The Empire State Manufacturing Survey has reflected contracting activity in eight of the past nine months. The composite index of general business conditions improved somewhat from -19.4 in January to -16.6 in February, but this data continues to indicate net decreases for the region’s manufacturers. The pace of the decline eased for a number of measures, albeit with still-strong decreases in activity. This includes new orders (up from -23.5 to -11.6), shipments (up from -14.4 to -11.6) and the average workweek (up from -6.0 to -5.9). On the other hand, employment (up from -13.0 to -1.0) has mostly stabilized, even as it remains slightly negative.
Overall, this report shows just how challenged the manufacturing sector is right now for business leaders in the New York Federal Reserve Bank’s district. The strong dollar and global economic weaknesses have weighed heavily on demand and production. Indeed, 34.1 percent of respondents said that new orders fell for their firms in February, with 22.5 percent noting increases. Nonetheless, this represented some progress from the January release, where 46.1 percent observed declines in new orders.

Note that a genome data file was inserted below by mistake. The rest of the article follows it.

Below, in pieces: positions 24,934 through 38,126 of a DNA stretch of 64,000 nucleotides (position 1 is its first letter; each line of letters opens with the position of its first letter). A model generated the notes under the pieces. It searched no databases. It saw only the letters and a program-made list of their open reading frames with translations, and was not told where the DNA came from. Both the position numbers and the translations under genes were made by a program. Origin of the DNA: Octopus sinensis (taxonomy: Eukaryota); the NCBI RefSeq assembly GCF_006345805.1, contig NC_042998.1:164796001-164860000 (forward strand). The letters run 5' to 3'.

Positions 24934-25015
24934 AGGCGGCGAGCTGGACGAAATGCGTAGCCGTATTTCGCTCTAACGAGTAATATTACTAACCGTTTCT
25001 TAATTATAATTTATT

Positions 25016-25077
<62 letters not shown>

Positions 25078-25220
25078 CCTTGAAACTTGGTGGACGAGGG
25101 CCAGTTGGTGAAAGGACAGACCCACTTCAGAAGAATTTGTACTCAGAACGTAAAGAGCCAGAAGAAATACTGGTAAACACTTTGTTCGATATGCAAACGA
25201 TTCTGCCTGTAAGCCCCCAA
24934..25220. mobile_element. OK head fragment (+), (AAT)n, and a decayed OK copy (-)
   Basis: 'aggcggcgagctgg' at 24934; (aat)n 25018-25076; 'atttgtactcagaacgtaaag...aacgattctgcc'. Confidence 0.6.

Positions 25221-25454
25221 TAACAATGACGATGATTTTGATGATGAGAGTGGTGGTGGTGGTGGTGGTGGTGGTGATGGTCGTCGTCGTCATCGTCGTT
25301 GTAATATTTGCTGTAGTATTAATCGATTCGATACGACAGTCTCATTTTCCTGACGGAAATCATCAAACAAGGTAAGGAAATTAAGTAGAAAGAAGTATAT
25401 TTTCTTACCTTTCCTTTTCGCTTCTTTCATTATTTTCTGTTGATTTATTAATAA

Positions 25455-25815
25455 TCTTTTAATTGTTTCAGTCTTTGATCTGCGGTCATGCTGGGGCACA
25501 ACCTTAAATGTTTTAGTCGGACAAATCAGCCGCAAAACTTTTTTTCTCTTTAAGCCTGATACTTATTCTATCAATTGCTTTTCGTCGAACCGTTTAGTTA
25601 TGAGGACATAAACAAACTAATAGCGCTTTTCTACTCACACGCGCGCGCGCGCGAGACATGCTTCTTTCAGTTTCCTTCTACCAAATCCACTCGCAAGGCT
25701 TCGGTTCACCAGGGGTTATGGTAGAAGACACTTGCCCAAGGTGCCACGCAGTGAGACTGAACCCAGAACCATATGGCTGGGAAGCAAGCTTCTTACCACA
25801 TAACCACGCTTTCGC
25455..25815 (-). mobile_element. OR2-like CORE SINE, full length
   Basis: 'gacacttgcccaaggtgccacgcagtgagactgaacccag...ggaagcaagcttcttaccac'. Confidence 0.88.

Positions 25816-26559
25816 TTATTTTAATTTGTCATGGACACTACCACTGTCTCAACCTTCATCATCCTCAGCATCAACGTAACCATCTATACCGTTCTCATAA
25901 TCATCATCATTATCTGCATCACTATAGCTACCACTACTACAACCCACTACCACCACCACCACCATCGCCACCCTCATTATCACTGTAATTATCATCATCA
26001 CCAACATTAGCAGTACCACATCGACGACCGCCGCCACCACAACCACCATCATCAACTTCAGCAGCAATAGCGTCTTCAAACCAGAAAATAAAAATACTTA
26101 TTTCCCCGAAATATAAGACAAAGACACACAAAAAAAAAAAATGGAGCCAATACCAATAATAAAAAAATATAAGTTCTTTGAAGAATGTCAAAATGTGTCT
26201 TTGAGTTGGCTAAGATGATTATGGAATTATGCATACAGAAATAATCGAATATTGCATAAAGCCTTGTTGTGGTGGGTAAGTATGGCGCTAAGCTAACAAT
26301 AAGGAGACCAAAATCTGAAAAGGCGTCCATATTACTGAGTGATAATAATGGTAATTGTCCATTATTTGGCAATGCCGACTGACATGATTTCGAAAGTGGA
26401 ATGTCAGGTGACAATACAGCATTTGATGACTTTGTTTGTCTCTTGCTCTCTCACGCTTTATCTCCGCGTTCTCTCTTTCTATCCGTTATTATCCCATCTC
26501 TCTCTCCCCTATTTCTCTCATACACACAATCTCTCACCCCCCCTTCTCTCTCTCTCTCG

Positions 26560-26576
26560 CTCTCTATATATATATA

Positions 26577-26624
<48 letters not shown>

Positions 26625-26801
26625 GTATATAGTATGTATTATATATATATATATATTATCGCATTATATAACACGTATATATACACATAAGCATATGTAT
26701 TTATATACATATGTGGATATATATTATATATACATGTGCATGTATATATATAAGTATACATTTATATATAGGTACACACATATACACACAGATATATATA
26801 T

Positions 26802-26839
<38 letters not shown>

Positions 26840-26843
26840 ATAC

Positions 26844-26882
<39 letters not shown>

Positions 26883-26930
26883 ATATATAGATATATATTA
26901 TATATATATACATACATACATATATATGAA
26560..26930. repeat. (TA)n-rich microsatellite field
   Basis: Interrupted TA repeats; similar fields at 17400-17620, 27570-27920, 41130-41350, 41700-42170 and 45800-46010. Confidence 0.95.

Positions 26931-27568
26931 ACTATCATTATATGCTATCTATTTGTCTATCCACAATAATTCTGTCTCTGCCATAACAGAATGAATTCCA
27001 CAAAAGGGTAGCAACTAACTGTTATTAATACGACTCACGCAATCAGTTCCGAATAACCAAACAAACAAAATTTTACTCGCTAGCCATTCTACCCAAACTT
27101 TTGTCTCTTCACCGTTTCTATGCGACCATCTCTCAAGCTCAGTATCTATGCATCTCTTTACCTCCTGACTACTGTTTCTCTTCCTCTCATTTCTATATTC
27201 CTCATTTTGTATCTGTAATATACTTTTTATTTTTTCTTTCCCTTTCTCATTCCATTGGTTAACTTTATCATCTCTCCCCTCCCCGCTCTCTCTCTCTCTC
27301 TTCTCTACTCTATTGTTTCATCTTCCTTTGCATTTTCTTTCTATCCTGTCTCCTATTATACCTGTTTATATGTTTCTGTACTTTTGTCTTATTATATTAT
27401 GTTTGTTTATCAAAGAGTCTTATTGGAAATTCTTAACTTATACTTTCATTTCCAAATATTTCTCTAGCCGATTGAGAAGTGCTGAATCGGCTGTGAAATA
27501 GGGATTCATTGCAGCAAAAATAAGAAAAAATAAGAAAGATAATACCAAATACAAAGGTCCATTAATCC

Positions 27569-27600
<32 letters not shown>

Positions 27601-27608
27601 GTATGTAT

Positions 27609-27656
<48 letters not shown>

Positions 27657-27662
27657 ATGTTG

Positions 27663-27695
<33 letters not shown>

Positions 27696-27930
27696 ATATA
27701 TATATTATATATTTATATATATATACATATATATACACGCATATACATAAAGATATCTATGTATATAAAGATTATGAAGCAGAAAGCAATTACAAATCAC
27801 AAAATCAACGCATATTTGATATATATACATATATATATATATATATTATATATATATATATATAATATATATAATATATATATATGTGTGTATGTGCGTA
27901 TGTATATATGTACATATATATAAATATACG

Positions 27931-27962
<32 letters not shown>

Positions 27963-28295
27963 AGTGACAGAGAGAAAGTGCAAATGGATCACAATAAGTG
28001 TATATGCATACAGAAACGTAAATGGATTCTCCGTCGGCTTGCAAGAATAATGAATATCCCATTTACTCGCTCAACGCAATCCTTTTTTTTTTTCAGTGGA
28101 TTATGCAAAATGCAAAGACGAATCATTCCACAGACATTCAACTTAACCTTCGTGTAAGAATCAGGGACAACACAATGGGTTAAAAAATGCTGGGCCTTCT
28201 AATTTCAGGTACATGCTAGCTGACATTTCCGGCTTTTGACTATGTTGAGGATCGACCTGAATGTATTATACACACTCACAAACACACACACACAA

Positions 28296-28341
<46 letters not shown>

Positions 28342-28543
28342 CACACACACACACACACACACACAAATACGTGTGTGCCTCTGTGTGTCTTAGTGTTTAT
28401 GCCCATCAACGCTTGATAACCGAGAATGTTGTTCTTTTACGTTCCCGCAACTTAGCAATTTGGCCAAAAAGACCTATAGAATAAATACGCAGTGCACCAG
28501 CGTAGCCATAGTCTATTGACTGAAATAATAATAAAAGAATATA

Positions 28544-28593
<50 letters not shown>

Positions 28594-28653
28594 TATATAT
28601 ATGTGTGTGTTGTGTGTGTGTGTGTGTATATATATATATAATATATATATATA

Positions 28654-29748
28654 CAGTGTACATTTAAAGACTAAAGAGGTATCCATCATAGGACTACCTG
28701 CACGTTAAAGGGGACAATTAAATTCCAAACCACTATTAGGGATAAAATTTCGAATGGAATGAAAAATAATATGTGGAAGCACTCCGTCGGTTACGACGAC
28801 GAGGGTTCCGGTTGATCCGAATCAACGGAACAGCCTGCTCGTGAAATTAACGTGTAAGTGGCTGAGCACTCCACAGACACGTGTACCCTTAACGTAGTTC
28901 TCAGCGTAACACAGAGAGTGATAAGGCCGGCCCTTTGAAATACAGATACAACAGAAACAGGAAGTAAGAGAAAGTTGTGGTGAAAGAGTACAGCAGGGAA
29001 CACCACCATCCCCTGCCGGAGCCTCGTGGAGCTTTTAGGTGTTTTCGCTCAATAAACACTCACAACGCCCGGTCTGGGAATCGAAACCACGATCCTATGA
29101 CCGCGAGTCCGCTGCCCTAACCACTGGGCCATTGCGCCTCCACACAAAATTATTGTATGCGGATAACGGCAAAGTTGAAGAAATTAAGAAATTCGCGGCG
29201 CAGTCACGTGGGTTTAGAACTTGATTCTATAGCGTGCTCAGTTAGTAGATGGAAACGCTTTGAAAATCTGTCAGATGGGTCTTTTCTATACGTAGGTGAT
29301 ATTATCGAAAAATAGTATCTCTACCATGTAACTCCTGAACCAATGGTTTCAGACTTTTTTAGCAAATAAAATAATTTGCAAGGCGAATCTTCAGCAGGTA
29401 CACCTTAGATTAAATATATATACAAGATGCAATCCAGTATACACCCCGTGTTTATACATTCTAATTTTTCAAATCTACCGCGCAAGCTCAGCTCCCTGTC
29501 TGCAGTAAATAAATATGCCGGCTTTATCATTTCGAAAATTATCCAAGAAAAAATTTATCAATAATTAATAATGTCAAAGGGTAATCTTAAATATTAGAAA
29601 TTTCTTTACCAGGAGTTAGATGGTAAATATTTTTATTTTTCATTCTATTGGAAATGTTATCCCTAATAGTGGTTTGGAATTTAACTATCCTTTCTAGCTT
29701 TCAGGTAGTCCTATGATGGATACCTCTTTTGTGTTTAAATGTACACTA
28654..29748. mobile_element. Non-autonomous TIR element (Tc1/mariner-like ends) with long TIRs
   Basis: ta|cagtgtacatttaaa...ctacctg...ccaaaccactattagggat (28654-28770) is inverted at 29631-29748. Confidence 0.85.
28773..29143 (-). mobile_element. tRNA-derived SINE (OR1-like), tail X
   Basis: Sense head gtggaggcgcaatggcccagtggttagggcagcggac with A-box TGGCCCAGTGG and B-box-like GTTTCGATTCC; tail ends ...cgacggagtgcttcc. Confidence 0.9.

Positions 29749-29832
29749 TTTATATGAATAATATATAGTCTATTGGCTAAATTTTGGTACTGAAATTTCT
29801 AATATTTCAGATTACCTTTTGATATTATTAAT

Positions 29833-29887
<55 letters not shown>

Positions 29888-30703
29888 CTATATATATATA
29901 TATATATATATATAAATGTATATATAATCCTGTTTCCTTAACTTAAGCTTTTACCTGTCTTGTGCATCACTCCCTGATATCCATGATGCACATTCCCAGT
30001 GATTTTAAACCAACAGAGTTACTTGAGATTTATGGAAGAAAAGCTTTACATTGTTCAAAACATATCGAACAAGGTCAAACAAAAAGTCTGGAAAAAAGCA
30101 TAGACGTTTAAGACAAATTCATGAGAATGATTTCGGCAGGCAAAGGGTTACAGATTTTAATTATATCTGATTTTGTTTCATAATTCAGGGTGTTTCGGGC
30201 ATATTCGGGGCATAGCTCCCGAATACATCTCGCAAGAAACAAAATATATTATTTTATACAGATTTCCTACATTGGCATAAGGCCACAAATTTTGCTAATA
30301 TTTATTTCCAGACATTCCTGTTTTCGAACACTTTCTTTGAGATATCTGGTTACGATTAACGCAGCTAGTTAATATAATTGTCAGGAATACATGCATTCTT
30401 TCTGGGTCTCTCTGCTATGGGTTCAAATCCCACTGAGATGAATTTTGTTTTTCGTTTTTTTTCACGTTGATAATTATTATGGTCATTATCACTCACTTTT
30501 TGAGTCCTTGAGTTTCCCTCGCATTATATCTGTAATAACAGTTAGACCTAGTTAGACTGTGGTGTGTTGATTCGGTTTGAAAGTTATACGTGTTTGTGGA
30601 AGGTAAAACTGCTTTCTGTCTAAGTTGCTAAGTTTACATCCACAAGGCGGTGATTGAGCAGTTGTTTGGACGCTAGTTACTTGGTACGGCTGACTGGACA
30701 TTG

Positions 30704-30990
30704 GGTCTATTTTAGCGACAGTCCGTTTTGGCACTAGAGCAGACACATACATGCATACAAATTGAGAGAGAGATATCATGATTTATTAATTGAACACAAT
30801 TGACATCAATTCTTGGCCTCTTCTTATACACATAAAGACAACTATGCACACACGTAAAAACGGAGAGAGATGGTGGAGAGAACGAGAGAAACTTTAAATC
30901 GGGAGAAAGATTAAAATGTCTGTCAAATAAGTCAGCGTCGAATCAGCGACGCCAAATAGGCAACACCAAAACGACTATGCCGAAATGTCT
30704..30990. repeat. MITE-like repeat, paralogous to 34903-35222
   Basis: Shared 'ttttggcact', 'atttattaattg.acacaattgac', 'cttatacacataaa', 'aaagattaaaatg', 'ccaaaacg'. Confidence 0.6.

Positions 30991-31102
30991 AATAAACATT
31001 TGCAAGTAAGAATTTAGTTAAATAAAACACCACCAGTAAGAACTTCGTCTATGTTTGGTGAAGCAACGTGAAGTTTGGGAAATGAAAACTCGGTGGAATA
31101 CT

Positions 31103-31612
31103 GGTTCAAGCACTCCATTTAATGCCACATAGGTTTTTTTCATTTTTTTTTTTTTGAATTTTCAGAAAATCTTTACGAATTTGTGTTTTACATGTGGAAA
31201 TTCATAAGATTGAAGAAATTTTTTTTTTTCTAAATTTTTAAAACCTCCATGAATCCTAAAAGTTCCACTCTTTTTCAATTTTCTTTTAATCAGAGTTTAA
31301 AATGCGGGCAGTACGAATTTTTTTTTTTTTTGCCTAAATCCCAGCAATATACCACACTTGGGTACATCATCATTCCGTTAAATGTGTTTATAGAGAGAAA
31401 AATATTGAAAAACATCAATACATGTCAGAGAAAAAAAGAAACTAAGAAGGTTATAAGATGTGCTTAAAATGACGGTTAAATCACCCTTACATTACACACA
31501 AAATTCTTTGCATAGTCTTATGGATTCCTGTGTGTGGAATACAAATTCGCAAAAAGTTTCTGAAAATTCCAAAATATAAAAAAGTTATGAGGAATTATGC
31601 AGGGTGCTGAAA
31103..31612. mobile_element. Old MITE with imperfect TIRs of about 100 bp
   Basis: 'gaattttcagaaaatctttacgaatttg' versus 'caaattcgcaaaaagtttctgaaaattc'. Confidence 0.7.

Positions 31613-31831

Despite the current headwinds in the marketplace, manufacturers in the New York Fed region were more upbeat about the next six months. The forward-looking composite index jumped from 9.5 to 14.5, with most of the key underlying data higher. This included new orders (up from 12.2 to 22.2), shipments (up from 17.0 to 23.8) and hiring (up from 4.0 to 16.8). Along those lines, 47.6 percent of those completing the survey expect increased new orders in the months ahead, with one-quarter anticipating declines. Capital spending (down from 15.0 to 12.9) and technology spending (down from 9.0 to 5.9) plans remained positive, but eased somewhat for the month.
On the other hand, the average workweek (down from 11.0 to zero) and inventories (unchanged at 1.0) were not expected to change much over the next six months.
Latest posts by Chad Moutray (see all)
- Philly Fed: Manufacturing Activity Accelerated in February at Strongest Rate since November 1983 - February 16, 2017
- Housing Starts Ease a Bit in January but Remain Mostly Encouraging - February 16, 2017
- Consumer Prices Increased 2.5% Year-Over-Year in January, the Highest since March 2012 - February 15, 2017